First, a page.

Dallas Black Dance Theatre may be the city’s longest-established dance troupe, but it’s only now getting its second leader. April Berry, a former principal dancer with Alvin Ailey, will be taking over the reins as artistic director. DBDT’s founder Ann Williams, 76, stepped down in May after 37 years leading the company.
Berry is especially trained in the choreography and techniques of American dance pioneer Katherine Dunham, who’s been called the matriarch of black dance. In the ’30s through ’50s, Dunham revolutionized American dance by exploring the roots of African-American dance. She ran the Katherine Dunham Dance Company, the only self-supporting black dance company in the country at the time. Berry studied with Dunham, has performed some of her signature works in an evening of Dunham’s choreography presented by the Ailey company (see image outfront) and Berry is one of only a handful of Dunham ‘masters,’ certified to teach the ‘Dunham technique.’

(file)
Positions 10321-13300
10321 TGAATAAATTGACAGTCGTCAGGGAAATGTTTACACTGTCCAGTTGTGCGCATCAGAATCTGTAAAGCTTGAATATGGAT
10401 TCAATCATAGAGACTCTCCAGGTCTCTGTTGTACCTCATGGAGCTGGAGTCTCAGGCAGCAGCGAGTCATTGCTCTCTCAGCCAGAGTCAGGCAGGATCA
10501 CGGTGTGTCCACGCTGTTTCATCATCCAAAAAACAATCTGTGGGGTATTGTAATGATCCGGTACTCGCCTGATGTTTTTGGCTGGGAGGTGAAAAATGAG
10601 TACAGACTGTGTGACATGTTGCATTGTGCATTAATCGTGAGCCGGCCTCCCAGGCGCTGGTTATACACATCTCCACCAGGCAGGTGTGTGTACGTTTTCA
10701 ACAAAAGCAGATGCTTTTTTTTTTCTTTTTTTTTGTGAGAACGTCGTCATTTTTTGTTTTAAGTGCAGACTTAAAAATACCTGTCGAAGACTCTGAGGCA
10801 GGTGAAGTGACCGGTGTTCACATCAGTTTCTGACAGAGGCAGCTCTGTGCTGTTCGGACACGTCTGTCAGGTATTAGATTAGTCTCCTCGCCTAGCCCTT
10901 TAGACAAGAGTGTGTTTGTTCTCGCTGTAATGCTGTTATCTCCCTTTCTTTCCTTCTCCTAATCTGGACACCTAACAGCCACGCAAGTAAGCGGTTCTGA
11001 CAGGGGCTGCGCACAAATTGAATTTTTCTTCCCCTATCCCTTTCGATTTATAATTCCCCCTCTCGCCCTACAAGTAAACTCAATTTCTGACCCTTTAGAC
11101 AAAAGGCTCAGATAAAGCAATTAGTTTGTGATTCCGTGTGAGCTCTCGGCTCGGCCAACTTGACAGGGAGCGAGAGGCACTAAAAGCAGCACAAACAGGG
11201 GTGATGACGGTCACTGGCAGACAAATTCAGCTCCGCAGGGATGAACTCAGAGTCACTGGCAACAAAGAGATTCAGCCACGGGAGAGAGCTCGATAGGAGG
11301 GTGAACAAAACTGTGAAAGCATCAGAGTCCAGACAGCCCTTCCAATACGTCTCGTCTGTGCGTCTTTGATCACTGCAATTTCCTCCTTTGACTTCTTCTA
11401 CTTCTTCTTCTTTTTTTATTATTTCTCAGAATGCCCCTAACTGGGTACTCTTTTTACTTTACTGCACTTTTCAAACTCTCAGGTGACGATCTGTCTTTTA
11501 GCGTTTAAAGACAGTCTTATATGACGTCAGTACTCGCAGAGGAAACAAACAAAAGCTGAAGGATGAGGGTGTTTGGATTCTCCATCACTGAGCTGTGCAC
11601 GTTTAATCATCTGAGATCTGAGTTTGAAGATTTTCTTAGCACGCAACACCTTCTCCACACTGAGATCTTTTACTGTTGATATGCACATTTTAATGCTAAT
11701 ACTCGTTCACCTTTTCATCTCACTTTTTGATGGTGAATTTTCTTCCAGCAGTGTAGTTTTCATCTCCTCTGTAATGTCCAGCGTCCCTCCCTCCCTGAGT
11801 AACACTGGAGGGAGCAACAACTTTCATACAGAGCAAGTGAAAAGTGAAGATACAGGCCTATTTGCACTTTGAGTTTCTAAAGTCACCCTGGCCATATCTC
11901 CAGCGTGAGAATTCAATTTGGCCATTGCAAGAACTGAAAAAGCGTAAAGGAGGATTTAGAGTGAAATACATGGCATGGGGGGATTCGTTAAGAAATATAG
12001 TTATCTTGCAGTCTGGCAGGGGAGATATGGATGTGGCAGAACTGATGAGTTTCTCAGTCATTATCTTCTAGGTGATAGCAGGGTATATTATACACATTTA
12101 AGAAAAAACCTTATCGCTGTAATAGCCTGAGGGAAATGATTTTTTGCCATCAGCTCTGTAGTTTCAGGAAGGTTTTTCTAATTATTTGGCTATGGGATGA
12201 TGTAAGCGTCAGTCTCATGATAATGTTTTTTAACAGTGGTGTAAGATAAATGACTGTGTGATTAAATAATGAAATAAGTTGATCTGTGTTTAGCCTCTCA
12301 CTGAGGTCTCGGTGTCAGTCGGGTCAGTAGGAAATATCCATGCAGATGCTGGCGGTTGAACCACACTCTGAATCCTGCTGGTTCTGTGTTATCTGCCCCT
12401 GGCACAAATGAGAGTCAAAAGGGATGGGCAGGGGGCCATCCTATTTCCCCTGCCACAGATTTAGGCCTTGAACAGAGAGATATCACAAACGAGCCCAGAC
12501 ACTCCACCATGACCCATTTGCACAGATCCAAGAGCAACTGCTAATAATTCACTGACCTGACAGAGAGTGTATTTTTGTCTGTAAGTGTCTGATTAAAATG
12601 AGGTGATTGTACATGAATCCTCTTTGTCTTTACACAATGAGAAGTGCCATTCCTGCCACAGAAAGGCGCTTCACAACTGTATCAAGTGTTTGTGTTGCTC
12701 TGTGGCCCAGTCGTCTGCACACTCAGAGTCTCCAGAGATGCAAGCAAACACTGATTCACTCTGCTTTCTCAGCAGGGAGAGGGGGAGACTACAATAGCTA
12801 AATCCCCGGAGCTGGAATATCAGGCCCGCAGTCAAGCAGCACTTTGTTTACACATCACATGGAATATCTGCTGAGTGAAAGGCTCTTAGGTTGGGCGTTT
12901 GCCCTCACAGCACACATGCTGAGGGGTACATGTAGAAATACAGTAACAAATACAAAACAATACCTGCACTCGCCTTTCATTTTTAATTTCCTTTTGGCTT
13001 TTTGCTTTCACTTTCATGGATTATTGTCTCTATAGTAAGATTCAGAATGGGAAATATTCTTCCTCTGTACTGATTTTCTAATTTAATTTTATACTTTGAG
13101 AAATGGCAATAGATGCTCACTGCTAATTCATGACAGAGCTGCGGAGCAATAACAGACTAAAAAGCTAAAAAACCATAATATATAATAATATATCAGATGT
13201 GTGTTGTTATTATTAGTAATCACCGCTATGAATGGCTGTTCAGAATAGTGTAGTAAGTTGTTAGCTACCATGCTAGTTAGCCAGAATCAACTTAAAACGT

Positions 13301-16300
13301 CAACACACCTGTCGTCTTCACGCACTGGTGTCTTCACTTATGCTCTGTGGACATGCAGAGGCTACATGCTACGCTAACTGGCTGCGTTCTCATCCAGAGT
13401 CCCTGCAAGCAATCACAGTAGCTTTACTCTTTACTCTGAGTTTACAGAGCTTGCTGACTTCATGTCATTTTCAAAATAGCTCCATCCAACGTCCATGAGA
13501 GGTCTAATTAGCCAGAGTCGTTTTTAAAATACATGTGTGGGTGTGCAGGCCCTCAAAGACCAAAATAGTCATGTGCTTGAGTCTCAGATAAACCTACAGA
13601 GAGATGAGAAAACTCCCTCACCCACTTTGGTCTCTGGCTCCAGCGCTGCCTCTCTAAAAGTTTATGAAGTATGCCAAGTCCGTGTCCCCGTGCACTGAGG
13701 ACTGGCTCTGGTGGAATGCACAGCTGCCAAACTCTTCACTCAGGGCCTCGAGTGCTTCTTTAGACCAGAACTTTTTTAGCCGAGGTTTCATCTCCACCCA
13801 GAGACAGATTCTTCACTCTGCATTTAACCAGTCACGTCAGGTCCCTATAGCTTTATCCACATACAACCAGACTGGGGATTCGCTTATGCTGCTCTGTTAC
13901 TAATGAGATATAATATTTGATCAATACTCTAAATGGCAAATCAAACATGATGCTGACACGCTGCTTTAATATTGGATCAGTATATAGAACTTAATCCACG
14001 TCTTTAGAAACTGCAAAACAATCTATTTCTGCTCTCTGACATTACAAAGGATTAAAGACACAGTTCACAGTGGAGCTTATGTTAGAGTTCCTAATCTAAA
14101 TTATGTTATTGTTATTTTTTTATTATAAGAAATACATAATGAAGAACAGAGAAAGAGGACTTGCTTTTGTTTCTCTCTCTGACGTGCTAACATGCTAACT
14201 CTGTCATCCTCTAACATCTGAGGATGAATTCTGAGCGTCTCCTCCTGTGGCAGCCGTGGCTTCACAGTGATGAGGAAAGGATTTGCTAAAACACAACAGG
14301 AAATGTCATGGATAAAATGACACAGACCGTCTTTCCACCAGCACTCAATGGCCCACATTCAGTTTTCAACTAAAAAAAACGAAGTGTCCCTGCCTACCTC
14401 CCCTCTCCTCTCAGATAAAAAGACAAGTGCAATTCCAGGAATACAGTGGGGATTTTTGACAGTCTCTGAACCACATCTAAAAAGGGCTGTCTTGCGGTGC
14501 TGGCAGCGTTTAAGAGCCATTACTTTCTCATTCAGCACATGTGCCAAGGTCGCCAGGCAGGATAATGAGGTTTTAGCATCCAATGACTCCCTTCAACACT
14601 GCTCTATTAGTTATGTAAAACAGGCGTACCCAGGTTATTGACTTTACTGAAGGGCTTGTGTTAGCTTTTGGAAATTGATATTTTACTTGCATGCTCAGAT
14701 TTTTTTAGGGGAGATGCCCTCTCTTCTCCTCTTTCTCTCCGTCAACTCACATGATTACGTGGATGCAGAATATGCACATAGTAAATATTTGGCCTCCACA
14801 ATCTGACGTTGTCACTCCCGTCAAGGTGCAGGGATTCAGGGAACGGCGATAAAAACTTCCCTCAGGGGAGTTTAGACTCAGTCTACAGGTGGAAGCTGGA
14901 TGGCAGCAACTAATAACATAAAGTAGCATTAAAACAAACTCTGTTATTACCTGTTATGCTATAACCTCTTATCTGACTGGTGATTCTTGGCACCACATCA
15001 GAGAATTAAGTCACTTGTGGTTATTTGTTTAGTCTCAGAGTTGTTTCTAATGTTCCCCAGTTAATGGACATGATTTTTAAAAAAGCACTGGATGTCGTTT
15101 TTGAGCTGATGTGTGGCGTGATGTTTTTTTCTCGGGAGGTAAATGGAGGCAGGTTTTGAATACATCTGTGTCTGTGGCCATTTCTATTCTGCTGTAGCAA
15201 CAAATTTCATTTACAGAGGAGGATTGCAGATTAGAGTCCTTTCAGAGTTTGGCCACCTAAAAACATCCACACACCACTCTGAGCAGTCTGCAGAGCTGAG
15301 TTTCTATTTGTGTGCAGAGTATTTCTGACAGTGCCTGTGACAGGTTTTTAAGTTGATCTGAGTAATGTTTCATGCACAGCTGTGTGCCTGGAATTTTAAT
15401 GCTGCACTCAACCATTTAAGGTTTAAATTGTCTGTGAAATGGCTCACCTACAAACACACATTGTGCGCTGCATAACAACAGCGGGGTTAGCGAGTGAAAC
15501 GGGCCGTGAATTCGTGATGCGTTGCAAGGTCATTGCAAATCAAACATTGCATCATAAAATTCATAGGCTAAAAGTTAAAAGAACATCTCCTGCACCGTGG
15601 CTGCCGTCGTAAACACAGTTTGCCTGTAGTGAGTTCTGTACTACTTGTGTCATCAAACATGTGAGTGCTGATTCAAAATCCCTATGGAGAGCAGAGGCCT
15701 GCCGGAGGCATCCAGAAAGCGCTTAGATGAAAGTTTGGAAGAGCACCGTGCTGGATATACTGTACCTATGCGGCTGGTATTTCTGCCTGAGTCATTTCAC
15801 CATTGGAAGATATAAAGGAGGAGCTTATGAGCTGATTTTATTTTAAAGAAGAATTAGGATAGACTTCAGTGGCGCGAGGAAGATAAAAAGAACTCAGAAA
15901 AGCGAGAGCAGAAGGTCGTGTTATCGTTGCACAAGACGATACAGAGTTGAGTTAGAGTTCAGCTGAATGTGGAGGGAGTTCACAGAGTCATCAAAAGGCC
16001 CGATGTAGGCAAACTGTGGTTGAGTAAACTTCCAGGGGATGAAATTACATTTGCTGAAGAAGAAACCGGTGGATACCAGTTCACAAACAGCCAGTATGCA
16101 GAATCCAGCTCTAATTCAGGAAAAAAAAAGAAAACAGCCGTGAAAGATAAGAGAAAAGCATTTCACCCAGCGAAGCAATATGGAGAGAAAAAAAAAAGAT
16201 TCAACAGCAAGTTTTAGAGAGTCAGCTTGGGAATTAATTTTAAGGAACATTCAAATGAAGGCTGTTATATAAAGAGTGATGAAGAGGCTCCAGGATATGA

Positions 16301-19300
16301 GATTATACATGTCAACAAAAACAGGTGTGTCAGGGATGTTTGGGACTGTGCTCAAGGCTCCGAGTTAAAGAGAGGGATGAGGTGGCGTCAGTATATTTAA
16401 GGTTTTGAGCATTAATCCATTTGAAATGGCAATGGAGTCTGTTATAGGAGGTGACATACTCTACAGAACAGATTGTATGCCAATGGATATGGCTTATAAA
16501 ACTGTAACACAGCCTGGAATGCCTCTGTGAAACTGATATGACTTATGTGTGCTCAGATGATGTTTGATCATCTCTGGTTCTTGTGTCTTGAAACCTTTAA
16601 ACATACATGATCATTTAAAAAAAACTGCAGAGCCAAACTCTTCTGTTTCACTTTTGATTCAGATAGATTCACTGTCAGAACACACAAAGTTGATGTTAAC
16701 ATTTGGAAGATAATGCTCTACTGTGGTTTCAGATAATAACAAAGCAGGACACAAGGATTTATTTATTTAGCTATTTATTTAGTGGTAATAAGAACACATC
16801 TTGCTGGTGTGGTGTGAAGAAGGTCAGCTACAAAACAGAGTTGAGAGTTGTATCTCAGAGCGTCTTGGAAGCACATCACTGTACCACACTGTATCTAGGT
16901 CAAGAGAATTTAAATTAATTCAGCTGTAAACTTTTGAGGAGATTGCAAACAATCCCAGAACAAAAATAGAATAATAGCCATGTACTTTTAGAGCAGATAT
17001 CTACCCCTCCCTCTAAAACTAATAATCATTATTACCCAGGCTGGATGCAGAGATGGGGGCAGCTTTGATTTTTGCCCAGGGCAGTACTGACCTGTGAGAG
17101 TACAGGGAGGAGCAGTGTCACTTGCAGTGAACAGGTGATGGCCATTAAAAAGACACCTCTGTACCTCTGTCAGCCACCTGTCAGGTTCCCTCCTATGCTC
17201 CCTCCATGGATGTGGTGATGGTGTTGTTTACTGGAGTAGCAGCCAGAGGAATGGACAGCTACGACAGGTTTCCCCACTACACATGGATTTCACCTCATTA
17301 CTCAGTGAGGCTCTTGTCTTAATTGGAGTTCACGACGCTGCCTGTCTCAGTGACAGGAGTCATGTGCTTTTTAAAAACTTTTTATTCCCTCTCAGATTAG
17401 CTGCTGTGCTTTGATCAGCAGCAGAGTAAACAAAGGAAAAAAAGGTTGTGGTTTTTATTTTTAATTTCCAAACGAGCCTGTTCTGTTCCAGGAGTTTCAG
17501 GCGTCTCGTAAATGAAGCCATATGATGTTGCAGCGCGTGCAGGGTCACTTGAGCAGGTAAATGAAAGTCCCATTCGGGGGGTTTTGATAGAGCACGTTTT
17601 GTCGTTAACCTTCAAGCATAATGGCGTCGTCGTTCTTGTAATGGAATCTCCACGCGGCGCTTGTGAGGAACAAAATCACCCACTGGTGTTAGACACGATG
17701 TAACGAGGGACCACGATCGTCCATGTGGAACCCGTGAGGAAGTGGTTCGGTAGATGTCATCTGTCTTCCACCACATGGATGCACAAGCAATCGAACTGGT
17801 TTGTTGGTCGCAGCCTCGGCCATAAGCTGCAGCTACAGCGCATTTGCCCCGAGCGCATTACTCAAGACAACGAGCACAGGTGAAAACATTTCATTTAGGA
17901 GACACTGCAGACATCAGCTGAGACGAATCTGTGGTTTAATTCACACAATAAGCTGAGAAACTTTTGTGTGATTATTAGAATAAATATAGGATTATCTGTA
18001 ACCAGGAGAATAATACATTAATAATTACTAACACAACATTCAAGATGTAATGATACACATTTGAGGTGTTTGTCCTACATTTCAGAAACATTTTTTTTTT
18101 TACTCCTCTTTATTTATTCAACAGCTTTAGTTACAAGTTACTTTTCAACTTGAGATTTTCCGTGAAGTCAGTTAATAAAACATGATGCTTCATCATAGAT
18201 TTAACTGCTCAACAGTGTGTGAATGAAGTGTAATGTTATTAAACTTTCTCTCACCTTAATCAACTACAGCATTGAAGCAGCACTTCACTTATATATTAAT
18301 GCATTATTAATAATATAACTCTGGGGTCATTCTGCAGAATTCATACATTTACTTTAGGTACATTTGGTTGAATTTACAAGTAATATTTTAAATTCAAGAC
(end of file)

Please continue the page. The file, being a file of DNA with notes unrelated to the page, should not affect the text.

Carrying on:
As a performer, Berry has danced all over the world with the Ailey company, originating roles in several Ailey works, including his last ballet, Opus McShann. She has also danced works by Lester Horton, Jerome Robbins, Bill T. Jones, Lar Lubovitch and Donald McKayle. As a choreographer, she contributed to Debby Allen’s The Chocolate Nutcracker and Richard Adler’s musical Kwamina.
A native New Yorker, Berry has been a teacher and an artist-in-residence at several universities — including Ohio State and Denison University — and has taught Dunham workshops around the country. Most recently, she has been on the dance faculty at the University of North Carolina-Charlotte.
Berry will begin full-time with the DBDT Sept. 2. Williams will remain actively involved with DBDT to help with the transition.